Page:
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Influenza Vaccine Package Inserts
Important Information from Manufacturers
Adult influenza vaccine injury claims are now the leading claim submitted to the federal Vaccine Injury Compensation Program so it is important to understand risks associated with influenza vaccines. Below are current links for the influenza vaccine manufacturer's package inserts that have been licensed for use in the U.S.  NVIC encourages consumers read this information carefully prior to receiving a vaccine. These links will lead you to the U.S. Food & Drug Administration's website, which makes vaccine package inserts and licensing information from available to the public.  Inserts contain important information regarding drug interactions, contraindications, adverse reactions, warnings and precautions.     

Influenza vaccines are classified by the FDA as Category B and C drugs. A Category B designation means that animal studies do not demonstrate a risk to the fetus and that there are no adequate and well-controlled studies in pregnant woman. Many vaccine manufacturers product inserts go on to state that animal studies do not always predict the response humans may have to these vaccines.

Category C designation means there are no adequate and well-controlled studies in pregnant women and no animal data, which means that animal reproduction studies have not been conducted and it is not known whether these vaccines can cause fetal harm when administered to a pregnant woman or if they can affect reproduction capacity. 

Many influenza vaccines in the U.S. also contain the mercury preservative, Thimerosal, in amounts above federal safety guidelines. Thimerosal free influenza vaccine is also licensed in the U.S. and it is advisable to request these vaccines in advance from your healthcare provider, if your preference is the Thimerosal free version.  Click here to determine which vaccines are Thimerosal free.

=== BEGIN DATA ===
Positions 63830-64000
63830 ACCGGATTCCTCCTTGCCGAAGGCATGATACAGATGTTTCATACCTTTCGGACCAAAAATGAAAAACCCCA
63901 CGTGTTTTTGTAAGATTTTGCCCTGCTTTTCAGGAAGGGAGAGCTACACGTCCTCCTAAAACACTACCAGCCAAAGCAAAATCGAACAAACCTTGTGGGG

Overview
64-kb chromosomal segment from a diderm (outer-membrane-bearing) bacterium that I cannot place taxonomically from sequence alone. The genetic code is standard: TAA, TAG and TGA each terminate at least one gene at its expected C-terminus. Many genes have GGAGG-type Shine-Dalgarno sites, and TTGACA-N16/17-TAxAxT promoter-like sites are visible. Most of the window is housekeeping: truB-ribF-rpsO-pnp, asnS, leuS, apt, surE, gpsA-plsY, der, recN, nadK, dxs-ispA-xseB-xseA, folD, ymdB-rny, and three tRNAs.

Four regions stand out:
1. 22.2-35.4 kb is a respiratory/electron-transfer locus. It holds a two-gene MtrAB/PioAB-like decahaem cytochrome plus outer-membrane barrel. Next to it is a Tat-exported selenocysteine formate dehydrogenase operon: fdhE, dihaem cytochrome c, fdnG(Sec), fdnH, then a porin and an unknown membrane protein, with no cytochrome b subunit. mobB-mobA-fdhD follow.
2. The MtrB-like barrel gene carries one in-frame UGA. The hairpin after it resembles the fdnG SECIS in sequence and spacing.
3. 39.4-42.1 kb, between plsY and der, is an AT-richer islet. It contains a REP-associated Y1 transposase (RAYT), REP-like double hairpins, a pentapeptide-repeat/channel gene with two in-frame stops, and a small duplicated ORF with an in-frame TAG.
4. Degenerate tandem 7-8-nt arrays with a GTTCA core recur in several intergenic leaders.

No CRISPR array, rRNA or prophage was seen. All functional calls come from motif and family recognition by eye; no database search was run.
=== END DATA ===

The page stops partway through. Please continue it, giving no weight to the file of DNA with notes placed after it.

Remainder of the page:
Quadrivalent Vaccines - Nasal
Quadrivalent Vaccines - Injected
Trivalent Vaccines - Injected

A live-virus nasal flu vaccine, FluMist, was approved for use in June 2003 and its approved use was limited to healthy people between the ages of 5 and 49. It was subsequently approved by the FDA for use in children as young as two years of age but with precautions.

FluMist is prepared by introducing influenza viruses into eggs where they are allowed to multiply. Fluid from the eggs is processed and sucrose, potassium phosphate and monosodium glutamate (MSG) are added as stabilizers. The antibiotic Gentamicin is also added during the manufacturing process. FluMist is a live virus vaccine and does not contain any preservatives.

Flu Mist vaccine is a Category B drug, and the product insert states:

"A developmental and reproductive toxicity study has been performed in female rats administered FluMist Quadrivalent either three times (during the period of organogenesis) or six times (prior to gestation and during the period of organogenesis), 200 microliter/rat/occasion (approximately 150 human dose equivalents), by intranasal instillation and has revealed no evidence of impaired fertility or harm to the fetus due to FluMist Quadrivalent. There are however, no adequate and well controlled studies in pregnant women. Because animal studies are not always predictive of human response FluMist Quadrivalent should be administered during pregnancy only if clearly needed."

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